Brazilian Airline Azul Avoids Brazil's Busiest Route

Azul passes up São Paulo-Rio in favor of routes to second-tier cities

David Neeleman
Photograph by Joel Silva/Folhapress

Ask David Neeleman, majority owner of Brazilian airline Azul and founder of JetBlue Airways, and he’ll say Brazil’s busiest route is just that: too busy. With more than 280 daily flights, the 45-minute trip between São Paulo and Rio de Janeiro is already the world’s most-served route. But while aviation disrupters such as Richard Branson’s Virgin Atlantic Airways grew by going wing-to-wing against incumbents between major cities, Neeleman says his Azul Linhas Aéreas Brasileiras will likely use slots it wins at São Paulo’s domestic airport to strengthen its hold on small cities other airlines don’t fly to.

The popular São Paulo-to-Rio de Janeiro run is dominated by rivals Gol Linhas Aéreas Inteligentes and Tam, which is controlled by Santiago-based Latam Airlines Group. Azul has been locked out of offering weekday flights to and from São Paulo’s Congonhas airport until now. The government will soon award new takeoff and landing times, and Neeleman estimates Azul will get 14 to 16 slots a day, making it the biggest winner. Still, he says that’s too few to make a big difference flying to Rio. “Do you want to go into a gunfight with a peashooter?” he asks. “If you only have 12 or 14 departures, 16 departures, whatever, it just doesn’t give you enough.”

Currently, Azul has only one slot per week at Congonhas, on Saturday afternoon, which it uses to fly to Rio. It would need many more on the route to threaten Tam’s and Gol’s dominance, says Raymond James Financial analyst Savanthi Syth. “There’s going to be a little more overlap here in the domestic market,” she says. The two leading carriers now have more than 200 Congonhas slots a day each. Avianca Brazil has 12 on weekdays.

Nonetheless, six-year-old Azul—which means blue, a nod to Neeleman’s first airline—has increased its share of Brazil’s total air traffic to 18 percent, as measured by the number of paid passenger-kilometers flown, by positioning itself as Brazil’s premier small-town carrier. Azul’s fleet of commuter aircraft, produced by Embraer and ATR, is well-suited for such low-density service. It’s also the only or dominant carrier in about three-quarters of the cities it serves, including Tabatinga, an isolated town on the Amazon.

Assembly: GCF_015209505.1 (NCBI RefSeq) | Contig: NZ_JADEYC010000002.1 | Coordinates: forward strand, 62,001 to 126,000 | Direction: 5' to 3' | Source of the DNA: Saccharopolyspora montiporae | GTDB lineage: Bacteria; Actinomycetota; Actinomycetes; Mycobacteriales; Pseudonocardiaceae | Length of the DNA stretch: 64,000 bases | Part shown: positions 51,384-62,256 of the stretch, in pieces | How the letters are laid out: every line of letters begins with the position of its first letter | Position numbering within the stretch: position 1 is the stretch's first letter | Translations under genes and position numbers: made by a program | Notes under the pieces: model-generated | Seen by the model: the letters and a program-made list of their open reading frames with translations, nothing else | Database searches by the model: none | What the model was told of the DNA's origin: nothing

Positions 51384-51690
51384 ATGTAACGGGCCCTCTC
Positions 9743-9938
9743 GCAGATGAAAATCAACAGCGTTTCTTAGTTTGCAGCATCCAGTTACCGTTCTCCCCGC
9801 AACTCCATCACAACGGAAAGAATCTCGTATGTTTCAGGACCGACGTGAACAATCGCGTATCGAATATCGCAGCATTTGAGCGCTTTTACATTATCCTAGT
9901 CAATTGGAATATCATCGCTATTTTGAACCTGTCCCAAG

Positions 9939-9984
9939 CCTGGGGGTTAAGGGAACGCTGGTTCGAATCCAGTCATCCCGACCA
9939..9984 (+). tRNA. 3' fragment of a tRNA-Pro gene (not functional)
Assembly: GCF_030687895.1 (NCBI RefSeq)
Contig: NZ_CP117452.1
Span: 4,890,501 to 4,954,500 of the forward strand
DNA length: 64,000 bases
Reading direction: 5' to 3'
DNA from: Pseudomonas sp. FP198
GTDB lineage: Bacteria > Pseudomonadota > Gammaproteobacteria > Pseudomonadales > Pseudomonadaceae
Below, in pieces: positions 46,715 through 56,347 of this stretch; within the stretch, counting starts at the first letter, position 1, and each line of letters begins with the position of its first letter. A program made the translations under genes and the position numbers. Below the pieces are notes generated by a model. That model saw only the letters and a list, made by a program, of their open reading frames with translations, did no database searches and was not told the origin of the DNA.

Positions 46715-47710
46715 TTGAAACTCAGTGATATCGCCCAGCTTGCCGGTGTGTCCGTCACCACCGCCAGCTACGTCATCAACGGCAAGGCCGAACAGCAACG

Azul will benefit from the way Anac, Brazil’s airline regulator, will allot new slots at Congonhas. They’ll be roughly proportional to nationwide traffic share, with additions for airlines with more regional service and reductions for carriers with high numbers of delays or cancellations. Azul and Avianca will be the big winners, Civil Aviation Minister Wellington Moreira Franco says.

The Congonhas slots can help Azul strengthen its hold in midsize markets such as Cuiabá and Curitiba before a second change scheduled for March 2015, which will redistribute all existing slots based on each carrier’s national and regional share of traffic. In July, Franco said the government will likely offer 1 billion reais ($438 million) in subsidies to entice airlines to expand flights to underserved regions. He says the reforms could help to double air travelers in Brazil to 200 million by 2020.

“Both Tam and Gol will likely lose slots, though Tam will lose the most,” Franco says. Tam said in an e-mail that it “fully complies with all the rules necessary to maintain its concessions and maintenance of slots in Congonhas.” Gol declined to comment during the quiet period prior to the release of its earnings.

Once details of the regional aviation plan are announced, Neeleman says, Azul can start service to six to eight new towns within a year. “We’re in the best position, simply because we have the right aircraft type,” he says. “We know how to operate in small cities.”

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